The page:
Make no mistake the number of casualties would have been higher were the battle against the disease not taken seriously. The fight against the disease has instills hope in the lives of people in vulnerable countries who were expected to have died of the disease by now.

Today, the death rate is dropping and is expected to drop even more. Attest is the most recent report released in 2009 indicating the disease was able to kill 1.8m people against 2.1m people. Moreover, some 5m lives have already been saved by drug treatment and infections is down by 25% or more from its peak in 33 of the worst-affected countries

Even more hopeful is a recent study which believes “drugs used to treat AIDS may also stop its transmission”. And if that proves true, “the drugs could achieve much of what a vaccine would”, suggests the economic magazine.

Make no mistake; though treatments for AIDS/HIV can slow the course of the disease, there is no known cure or vaccine! Yet, many charlatans including “men of God” and particularly traditional doctors in Africa take advantage of certain situations to deceive the population - insisting they (the charlatans) are capable of treating the disease.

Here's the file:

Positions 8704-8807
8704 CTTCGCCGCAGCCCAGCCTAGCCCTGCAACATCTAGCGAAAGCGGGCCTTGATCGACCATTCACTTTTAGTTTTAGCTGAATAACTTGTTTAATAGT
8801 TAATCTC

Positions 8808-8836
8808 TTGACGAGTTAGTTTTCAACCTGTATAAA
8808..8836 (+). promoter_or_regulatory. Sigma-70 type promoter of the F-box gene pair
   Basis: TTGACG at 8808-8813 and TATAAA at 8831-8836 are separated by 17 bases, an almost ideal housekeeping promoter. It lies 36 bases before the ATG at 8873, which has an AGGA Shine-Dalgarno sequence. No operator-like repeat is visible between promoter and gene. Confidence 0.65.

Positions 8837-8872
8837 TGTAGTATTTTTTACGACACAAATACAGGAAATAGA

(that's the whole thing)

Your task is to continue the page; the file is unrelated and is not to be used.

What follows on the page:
Though antiretroviral treatment reduces both the mortality and the morbidity of HIV infection, the drugs remain expensive and routine access to medication is not available in all countries. Even where they are available some other factors apply including but not limited to administrative bottlenecks, corruption, bad roads, cultural barriers etc..

More disturbing is a fact that people in countries were the disease is causing untold misery are using it for personal gains. In the republic of Cameroon for example, a former minister of Public Heath, and some of his closed collaborators are now awaiting trial for alleged embezzlement of funds (provided by the global fund initiative) associated with the treatment of HIV/AIDS including other communicable diseases. Like the former minister and his collaborators, many leaders of non-governmental organizations with objective of fighting the disease, are feeding fat from funds donated by sympathetic international non for profit interested in the fight against HIV/AIDS.

In the early days scientists were often attacked by activists for being more concerned with trying to prevent the epidemic spreading than treating the affected. Some doctors and particularly those in third world countries for example were helpless in the face of the epidemic. I remember in Cameroon, people diagnosed with HIV, were advised to go home, and return after it had developed into full-blown AIDS. It was then the doctors would start treating opportunistic infections with no hope of bringing the patient back to life. Today, the situation is different as many have had training in relations to handling the disease. Whatever the case, it would be a big relieve to the world if AIDS is defeated